Action of Sequalteplan
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|Action of Sequalteplan|
|Part of the Mexican–American War|
|Commanders and leaders|
|Joseph Lane||Celedonio Dómeco de Jarauta|
|250 Texas Rangers, 130 Dragoons and Mounted Rifles||"a considerable force" of infantry and Lancers|
|Casualties and losses|
Action of Sequalteplan, February 25, 1848, was American victory by a force under Gen. Joseph Lane that defeated a Mexican guerrilla force under Celedonio Dómeco de Jarauta at Zacualtipan. It was the last American expedition against the Mexican guerrillas of Central Mexico in the war.
In early February 1848, the portion of Scott's Army in Mexico City was engaged in collecting money and other assessments for the support of the army in the surrounding area. Mexican guerrillas were still causing difficulty for the American forces, especially to the north and northeast of the capital.
General Joseph Lane was put in command of a force of 250 Texas Rangers under Colonel Hays, 130 3rd Dragoons and Mounted Rifles under Major Polk, and Dominguez' Spy Company tasked with scouring that region of guerillas. Among these guerrillas Padre Jarauta was the most daring and influential of their leaders, having originally harassed the Americans on the roads between Vera Cruz and Jalapa. He was now in the region north of the capital with a "considerable force" of guerrilla infantry and lancer cavalry. It was this force that was the principal target of Lane's force when it left the city on February 17.
Lane marched eastward on the road toward Puebla then doubled back and turned north towards Tulancingo, where spys told him he could find Generals Paredes, Almonte and Padre Jarauta with a considerable force of guerillas. Upon arriving on the 22nd, he found his surprise of the town had failed, Jarauta informed of his approach had marched away three days before. General Paredes had remained but gave them the slip when a party of Americans attempted to capture him at a rancho outside the town on the 23rd.
Soon afterward Lane received word that Jarauta's force had retreated seventy five miles north from Tulancingo to Zacualtipan, (American reports at the time called it Sequalteplan). Lane sent his sick and wounded back to Mexico City under the guard of Dominguez' Spy Company, while he made a forced march, arriving at the city at dawn on the 25th.
General Lane with Col. Hays' Texas Rangers charged into the town at the head of the column headed to the plaza at its center. A burst of musket fire came from a nearby cuartel occupied by 50 or 60 of Jarauta's men as they approached the plaza. Major Truit, led his men into the barracks where they killed or wounded 24 men and captured 20 others. Meanwhile, the plaza was occupied. Col. Hays with the larger portion of his Rangers attacked a strong detachment of lancers and infantry emerging from a cuartel on a street to their left. They engaged in a running fight with guerillas in the street and firing from behind walls, killing about 30 guerillas. General Lane continued forward beyond the plaza with the rest of the force to attack another detachment of Jarauta's men in another street.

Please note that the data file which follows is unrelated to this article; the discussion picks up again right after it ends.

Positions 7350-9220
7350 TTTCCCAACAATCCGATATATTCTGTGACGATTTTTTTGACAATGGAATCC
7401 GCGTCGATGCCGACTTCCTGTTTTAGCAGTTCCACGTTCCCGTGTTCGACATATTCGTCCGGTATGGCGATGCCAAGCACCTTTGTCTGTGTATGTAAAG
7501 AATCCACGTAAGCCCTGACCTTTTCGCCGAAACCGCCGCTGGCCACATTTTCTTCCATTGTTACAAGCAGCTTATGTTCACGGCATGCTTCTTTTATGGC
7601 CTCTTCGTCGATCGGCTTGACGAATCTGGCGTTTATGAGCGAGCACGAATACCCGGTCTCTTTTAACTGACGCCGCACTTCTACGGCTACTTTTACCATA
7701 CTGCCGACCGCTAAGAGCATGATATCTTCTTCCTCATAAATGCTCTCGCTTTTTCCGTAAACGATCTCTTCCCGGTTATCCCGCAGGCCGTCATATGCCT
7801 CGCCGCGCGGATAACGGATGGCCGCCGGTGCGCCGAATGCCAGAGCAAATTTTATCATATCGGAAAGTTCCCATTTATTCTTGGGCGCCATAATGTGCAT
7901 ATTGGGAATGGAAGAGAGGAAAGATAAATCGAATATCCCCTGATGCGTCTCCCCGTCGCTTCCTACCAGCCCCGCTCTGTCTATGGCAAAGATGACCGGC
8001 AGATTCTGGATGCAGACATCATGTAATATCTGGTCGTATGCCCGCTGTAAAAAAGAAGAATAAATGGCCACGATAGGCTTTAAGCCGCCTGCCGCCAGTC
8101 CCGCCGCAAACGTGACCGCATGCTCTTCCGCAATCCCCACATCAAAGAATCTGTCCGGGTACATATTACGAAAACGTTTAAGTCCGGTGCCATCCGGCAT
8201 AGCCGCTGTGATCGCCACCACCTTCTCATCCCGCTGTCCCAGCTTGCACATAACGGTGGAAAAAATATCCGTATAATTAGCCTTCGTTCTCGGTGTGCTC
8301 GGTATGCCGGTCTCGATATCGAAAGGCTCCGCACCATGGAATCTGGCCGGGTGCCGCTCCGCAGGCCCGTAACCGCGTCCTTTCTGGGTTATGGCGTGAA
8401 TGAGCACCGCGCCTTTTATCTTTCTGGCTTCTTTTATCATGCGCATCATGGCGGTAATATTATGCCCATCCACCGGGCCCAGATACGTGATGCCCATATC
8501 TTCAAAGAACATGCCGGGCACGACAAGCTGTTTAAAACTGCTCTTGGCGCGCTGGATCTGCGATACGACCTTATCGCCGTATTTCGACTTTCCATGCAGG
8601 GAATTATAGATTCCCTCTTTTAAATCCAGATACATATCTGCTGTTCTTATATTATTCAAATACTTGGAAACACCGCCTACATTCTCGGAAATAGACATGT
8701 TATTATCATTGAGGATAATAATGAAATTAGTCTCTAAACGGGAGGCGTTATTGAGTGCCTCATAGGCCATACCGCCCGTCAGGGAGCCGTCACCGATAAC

When Hays returned to the plaza he was informed that General Lane was engaged in an intense fight against superior numbers of the enemy, and Hays sent Captain Daggett's Ranger Company to reinforce him. The Mexicans facing Lane fought hard using the cover available but were eventually driven off with a loss of 30 men.
Hays in pursuit of scattered fugitives, met Major Polk with two companies of the 3rd U.S. Dragoons, when they arrived in the suburbs of the town. Hearing firing the Major dismounted Walker's Rifles, and directing them against a cuartel from which the firing was coming. They silenced it, then moved on to a nearby church from which fire occasionally came. Lieut. George E. Maney, the Third Dragoons, Acting Adjutant, was sent back to order up the two companies of dragoons, with which Polk advanced beyond the plaza, to the top of a hill to the left, which dispersed the enemy. Polk ordered Lieutenant Adde to remain in occupation of the plaza, and Lieutenant Diwer's company, divided up into small squads, to pursue the enemy. Meanwhile, Walker had taken the church, killed some of the enemy, and captured others.
General Lane reported his loss to be one killed and six wounded. He estimated the Jaruata's loss at one hundred and fifty killed, (including Padre Martinez, Jarauta's second in command) and fifty captured including three American deserters. At the end of his report Lane wrote about a fire that broke out in the city during the fighting:
I regret to state, that during the engagement, in the incessant firing, fire was accidentally communicated to the thatched roof of one of the houses, and which finally spread over a large portion of the town.
Lane left Zacualtipan the next day. Jarauta and his force despite having suffered a heavy blow, returned a few hours after Lane had left, visiting and seeing to the care of the wounded before following Lane's force south, looking for an opportunity to pick off stragglers or make an attack, but were given none. Lane's force arrived in Mexico City without further incident on March 1.
The Action of Sequalteplan was the last expedition of the American forces against the guerrillas in central Mexico before the Armistice of March 5 was signed. Hostilities by the forces of the belligerents were to cease. However some of the guerrillas continued their hostilities, making the roads dangerous, among them Jarauta, who actively and stridently opposed the Treaty of Guadalupe Hidalgo. Eventually these groups were dispersed or crushed by the Mexican Army. Jarauta was executed by the Mexican Army in July. The Americans evacuated Mexico in August following news of the approval of the Treaty by the Senate.
- Nevin, David; editor, The Mexican War (1978)
- Bauer, K. Jack, The Mexican–American War 1846–48